9:23 AM CST, November 9, 2012
Even when he's bone tired, after traveling halfway around the world, Joey DeFrancesco lights fires at the keyboards.
"Last night I played in Switzerland – tonight I'm in Chicago," the organ virtuoso told the crowd Thursday night at the Jazz Showcase. "That's not real."
If DeFrancesco was jet-lagged, his fingers didn't know it. Sure, his trio sounded a bit rough at first, and it took DeFrancesco and his colleagues awhile to figure out the acoustics of the room and find the right sonic balance among them (or something close to it).
Yet from his opening selection, "Wonderful Wonderful" – the title track of his latest recording – DeFrancesco showed many of the musical signatures that have made him the jazz world's pre-eminent Hammond B-3 player today. Lightning-quick runs, copious melodic invention, an impeccable ear for color: It was all there, just as it always is.
Everyone identifies "Wonderful Wonderful" with Johnny Mathis, who had a major hit with the tune in the 1950s, but outside of DeFrancesco's opening phrases, Mathis might not have recognized the piece. In effect, the organist took the upbeat spirit of the song and punched it up still more, producing practically an avalanche of sound. If DeFrancesco got paid by the note, he wouldn't need to tour anymore.
Guitarist Paul Bollenback and drummer Jeremy Thomas responded in kind, and a bit of a musical frenzy ensued. Maybe after being trapped in a plane for so many hours, they just had to burn off some energy. The result was a bit chaotic, until DeFrancesco and friends figured out that that much sound unleashed all at once wasn't the right idea for a room as small as the Showcase.
By the time DeFrancesco dug into an original tune, "V & G," the trio gained fuller control of the situation. The organist crafted luscious chords in his right hand and buoyant rhythms in his left, the elegance of his phrases matched by the expressiveness of his voicings.
Perhaps every great soloist seeks new challenges, which may explain why DeFrancesco chose to play trumpet in the classic "I Thought About You." Considering the stature of DeFrancesco's organ work, however, the horn solo was an unfortunate choice. In effect, DeFrancesco reminded listeners how difficult it is to master one instrument, let alone two. Using Harmon mute, DeFrancesco offered a quietly reflective version of the song, but none of the tonal nuance, improvisational creativity or individualistic voice that one expects of a jazz soloist. This was a novelty at best.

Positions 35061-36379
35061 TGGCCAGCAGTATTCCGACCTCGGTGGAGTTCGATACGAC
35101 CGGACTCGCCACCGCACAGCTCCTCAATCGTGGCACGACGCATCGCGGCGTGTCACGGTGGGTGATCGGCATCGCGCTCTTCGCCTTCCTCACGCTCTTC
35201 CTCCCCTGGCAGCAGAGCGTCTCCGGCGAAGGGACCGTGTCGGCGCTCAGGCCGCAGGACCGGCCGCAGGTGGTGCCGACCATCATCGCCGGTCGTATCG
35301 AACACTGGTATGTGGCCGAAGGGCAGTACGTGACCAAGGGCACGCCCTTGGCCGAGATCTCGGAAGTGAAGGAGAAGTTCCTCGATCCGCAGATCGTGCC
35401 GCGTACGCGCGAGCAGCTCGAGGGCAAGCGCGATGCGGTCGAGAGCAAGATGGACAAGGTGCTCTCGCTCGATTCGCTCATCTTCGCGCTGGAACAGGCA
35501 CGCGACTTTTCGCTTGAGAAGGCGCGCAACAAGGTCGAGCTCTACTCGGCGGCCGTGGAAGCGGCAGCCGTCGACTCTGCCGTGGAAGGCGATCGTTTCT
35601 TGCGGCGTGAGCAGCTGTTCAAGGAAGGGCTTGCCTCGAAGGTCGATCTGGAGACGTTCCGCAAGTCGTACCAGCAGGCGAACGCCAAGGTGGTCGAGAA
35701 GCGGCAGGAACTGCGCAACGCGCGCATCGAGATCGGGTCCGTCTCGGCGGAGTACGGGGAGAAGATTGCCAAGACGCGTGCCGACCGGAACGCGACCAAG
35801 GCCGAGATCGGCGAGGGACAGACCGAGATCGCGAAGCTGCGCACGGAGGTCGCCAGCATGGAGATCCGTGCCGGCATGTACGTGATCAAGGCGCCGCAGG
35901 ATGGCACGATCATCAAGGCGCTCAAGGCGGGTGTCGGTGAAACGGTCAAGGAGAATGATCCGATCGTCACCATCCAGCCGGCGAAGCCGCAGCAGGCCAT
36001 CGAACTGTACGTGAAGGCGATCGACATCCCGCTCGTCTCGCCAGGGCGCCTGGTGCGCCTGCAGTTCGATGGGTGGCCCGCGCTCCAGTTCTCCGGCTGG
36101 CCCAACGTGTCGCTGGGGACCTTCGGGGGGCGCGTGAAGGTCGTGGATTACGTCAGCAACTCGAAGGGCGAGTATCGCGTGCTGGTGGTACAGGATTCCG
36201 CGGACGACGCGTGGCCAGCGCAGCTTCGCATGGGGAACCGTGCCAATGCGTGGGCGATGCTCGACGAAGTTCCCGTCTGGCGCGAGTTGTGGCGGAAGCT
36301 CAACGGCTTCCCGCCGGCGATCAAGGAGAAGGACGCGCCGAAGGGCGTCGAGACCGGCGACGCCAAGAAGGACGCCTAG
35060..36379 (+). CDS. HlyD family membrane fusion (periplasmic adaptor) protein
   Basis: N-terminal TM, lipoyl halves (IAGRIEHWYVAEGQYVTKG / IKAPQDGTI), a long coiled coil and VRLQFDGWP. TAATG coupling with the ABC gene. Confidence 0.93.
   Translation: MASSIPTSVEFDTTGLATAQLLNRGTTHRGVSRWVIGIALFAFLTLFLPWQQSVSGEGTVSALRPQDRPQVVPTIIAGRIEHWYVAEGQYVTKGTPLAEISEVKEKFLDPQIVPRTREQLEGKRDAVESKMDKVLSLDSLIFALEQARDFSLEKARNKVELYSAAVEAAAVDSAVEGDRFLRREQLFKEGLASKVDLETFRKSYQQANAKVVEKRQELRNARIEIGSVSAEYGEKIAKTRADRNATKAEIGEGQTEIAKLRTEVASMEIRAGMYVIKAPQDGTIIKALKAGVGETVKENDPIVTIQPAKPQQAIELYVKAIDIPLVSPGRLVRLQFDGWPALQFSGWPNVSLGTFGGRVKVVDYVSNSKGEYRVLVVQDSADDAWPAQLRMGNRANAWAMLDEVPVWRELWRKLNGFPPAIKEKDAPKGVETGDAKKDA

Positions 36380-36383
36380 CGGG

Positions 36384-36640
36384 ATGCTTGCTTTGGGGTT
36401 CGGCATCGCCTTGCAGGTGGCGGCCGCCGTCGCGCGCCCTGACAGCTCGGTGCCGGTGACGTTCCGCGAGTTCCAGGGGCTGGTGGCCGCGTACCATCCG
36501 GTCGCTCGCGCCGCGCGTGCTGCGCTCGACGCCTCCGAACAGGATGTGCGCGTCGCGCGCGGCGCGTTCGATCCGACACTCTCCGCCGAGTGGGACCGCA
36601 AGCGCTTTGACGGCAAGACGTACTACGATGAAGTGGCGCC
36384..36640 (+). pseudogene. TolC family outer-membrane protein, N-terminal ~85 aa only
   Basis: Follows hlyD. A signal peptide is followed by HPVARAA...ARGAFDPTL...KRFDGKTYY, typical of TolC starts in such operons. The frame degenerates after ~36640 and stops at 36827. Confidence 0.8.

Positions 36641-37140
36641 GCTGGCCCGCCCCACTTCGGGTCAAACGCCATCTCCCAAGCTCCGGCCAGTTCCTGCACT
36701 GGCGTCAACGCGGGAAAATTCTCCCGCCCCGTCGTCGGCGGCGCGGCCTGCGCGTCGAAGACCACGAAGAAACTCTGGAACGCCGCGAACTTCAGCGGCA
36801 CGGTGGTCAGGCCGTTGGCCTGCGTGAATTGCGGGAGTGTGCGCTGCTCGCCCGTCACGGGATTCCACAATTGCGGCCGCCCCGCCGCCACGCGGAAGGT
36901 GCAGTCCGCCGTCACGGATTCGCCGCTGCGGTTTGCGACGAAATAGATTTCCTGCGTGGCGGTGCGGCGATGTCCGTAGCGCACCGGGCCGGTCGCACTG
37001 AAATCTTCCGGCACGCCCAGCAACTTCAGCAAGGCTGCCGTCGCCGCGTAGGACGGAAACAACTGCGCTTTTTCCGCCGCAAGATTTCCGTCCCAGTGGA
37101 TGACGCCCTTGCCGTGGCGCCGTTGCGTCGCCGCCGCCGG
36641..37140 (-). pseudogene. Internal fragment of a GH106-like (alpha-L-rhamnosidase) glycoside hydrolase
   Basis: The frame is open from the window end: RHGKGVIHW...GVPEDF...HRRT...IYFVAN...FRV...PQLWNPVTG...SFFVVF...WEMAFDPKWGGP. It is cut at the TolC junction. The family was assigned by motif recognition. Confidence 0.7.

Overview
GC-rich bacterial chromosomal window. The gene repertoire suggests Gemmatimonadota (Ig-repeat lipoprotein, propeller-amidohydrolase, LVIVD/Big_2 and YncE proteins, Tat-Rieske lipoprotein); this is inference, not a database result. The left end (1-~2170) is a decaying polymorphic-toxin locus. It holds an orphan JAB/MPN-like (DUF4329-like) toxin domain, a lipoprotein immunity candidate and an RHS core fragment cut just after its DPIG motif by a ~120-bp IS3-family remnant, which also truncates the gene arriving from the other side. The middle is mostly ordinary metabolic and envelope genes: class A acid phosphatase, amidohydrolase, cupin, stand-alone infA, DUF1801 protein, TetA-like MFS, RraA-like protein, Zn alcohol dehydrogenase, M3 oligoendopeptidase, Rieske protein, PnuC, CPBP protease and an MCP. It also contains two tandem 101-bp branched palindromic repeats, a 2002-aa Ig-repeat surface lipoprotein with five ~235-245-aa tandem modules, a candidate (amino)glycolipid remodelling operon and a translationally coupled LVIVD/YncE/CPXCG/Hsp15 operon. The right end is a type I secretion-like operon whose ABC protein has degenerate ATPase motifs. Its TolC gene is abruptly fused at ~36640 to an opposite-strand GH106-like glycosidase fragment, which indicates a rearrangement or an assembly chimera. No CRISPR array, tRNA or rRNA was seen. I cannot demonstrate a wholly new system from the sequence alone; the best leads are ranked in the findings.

DeFrancesco returned to the organ – and to form – in a transformation of "St. Louis Blues," which became something of a romp. DeFrancesco and Bollenback traded phrases exuberantly throughout, while drummer Thomas never let the rhythmic intensity flag. And in "Wagon Wheel," also from the "Wonderful Wonderful" album, the trio conjured the spirit of the Old West – complete with Ferde Grofe-like rhythms – before DeFrancesco let loose with cascades of whirring lines.
If this is what he sounds like when he's exhausted, just think of what will happen once he gets some rest.
Joey DeFrancesco Trio
When: 8 and 10 p.m. Friday and Saturday; 4, 8 and 10 p.m. Sunday
Where: Jazz Showcase, 806 S. Plymouth Ct.
Admission: $25; 312-360-0234 or jazzshowcase.com
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